This summer I have been working in the Laboratory-at-Large at Harvard University’s School of Engineering and Applied Science. This lab is affiliated with MIT Electrical Engineering and Computer Science, and the Broad Institute of Harvard and MIT. I work under the supervision of Dr. Erez Lieberman Aiden, Dr. Aviva Presser Aiden, and Elena Stamenova. My project entails elucidating the biology of soil-based microbial fuel cells (MFCs), which utilize the natural metabolism of soil-dwelling microbes to generate a small amount of electrical power. We are running two sets of experiments: the first set involves characterizing the dynamics of microbial populations in plain soil MFCs; the second involves designing novel inoculating materials to be added to soil to improve the power generation and identifying the microbial populations in these MFCs. The results of this work will be used to inform novel MFC designs, which may eventually be used in African countries to power LED lights or cell phone chargers.
This experience has been very rewarding because it gives me the opportunity to work in several fields. I work in three locations. The first one is a warehouse in downtown Boston, where we grow our MFCs. A lot of start-up companies are located in this warehouse, and I feel very fortunate to be exposed to a start-up environment. The people there are pursuing their dreams and hence very passionate about their work. The second site is the Broad Institute — the MIT and Harvard DNA sequencing centre. I bring the soil samples to the Broad Institute to perform whole-genome DNA sequencing to identify the microbial populations. It is extremely exciting to work in the Broad Institute because there are many fascinating projects going on in this building. The third site is a computational lab at Harvard University, where I analyze our DNA sequencing data of the soil samples. The other people in the lab have a lot of expertise in computational biology and I feel motivated.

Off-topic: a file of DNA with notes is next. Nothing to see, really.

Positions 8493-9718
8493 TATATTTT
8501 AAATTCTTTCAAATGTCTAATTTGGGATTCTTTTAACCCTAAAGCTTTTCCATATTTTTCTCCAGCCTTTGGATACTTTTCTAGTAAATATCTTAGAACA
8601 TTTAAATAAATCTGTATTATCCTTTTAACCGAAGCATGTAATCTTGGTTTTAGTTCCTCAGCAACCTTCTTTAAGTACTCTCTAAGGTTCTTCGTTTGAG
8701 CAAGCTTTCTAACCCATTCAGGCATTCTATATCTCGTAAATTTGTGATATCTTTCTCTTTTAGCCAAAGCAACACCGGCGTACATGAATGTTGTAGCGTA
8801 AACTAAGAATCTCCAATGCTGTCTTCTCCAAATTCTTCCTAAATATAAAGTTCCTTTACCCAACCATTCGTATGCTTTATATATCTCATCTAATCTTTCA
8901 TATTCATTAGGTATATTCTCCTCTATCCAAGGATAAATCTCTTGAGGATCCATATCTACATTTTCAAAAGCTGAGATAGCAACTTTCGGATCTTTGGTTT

My supervisors are extremely hard-working and give a lot of valuable feedback on my project. My day-to-day supervisor, Aviva, is a very bright woman who performs part-time research on the MFCs while attending Harvard medical school. She answers my questions very patiently and helps me analyze the results. My principal investigator, Erez, is a very dedicated person who has done many ground-breaking research projects in various fields. The senior research technician, Elena, is very knowledgeable and guides me through the DNA sequencing process very patiently. My supervisors are great sources of inspiration for me.
I feel that my prior experience in Engineering Science and research labs has greatly enhanced my ability to conduct this research project. For example, I was able to construct and set up all the MFCs independently because of the practical experience I gained from AER201 and ECE labs. Also, the computational skills I gained from my previous research experience in a computational biology lab at U of T, which was partially funded by ESROP, were particularly useful for analyzing the DNA sequencing data. Most importantly, the Engineering Science curriculum has prepared me to conduct and execute this multi-disciplinary project with confidence.”